The psoas muscle is a long, powerful muscle which, in spite of its virtual continuous activity when a person is sitting and walking, is never subject to direct violence and is rarely indirectly traumatized. Strandell1 recently reviewed the literature and cited 13 cases of subcutaneous rupture of the iliopsoas muscle, in 8 of which the rupture occurred in a normal muscle. Haldeman and Soto-Hall2 reported 2 cases of trauma to the psoas muscle in a series of 104 injuries to muscles and tendons. Trauma to the psoas muscle may produce fibrillar, partial or complete rupture of the muscle bundles. The clinical picture depends on the degree of rupture, the site and size of the secondary hemorrhage, the irritation of contiguous nerves and structures and such complications as formation of a cyst, calcification and infection. Strandell has shown that a definite diagnostic picture is obtained, consisting of sudden acute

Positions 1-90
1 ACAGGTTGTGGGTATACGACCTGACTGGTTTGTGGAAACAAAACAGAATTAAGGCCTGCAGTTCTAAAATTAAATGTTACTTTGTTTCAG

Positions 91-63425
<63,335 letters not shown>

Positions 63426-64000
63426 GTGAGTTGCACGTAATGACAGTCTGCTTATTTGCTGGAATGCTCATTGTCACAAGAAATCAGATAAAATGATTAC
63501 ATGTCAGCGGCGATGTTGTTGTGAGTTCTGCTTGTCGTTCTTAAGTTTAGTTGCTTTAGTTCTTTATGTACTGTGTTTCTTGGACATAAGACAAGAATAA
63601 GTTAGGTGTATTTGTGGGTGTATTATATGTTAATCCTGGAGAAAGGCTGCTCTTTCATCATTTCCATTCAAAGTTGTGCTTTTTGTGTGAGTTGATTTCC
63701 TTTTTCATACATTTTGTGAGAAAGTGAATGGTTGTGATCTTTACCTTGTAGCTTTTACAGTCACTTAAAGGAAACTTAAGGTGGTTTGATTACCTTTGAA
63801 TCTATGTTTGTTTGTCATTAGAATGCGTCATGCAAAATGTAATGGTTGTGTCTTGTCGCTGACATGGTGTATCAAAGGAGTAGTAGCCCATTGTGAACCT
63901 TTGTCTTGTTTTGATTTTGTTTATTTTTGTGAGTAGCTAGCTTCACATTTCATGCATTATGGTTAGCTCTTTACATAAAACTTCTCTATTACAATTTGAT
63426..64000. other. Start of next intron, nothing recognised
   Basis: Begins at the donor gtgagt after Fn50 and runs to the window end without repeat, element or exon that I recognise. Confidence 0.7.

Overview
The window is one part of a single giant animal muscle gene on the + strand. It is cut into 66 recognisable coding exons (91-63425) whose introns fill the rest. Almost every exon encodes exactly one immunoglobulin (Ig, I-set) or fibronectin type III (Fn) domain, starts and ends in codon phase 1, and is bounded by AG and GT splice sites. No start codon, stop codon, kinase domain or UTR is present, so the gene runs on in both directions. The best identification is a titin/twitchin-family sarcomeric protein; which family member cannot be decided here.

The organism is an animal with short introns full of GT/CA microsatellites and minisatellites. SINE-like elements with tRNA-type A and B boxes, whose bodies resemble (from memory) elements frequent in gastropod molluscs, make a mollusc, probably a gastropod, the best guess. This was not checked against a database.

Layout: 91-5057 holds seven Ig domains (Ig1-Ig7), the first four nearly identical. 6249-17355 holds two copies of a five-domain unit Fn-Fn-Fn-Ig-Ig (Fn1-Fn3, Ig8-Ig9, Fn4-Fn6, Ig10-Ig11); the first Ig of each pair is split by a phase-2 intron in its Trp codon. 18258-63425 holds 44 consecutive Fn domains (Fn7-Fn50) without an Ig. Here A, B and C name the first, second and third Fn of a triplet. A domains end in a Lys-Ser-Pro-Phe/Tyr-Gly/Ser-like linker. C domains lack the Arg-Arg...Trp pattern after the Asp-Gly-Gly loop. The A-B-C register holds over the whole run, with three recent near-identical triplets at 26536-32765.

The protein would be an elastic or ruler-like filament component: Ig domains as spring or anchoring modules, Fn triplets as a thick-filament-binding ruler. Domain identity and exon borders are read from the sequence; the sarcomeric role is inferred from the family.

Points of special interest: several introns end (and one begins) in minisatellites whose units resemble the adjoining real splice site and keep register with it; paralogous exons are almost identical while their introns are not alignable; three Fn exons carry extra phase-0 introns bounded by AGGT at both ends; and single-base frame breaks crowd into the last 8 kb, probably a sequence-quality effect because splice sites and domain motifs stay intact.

MICHELSON E. SYNDROME OF TRAUMA TO THE PSOAS MUSCLE. Arch Surg. 1945;50(2):77–81. doi:10.1001/archsurg.1945.01230030082005
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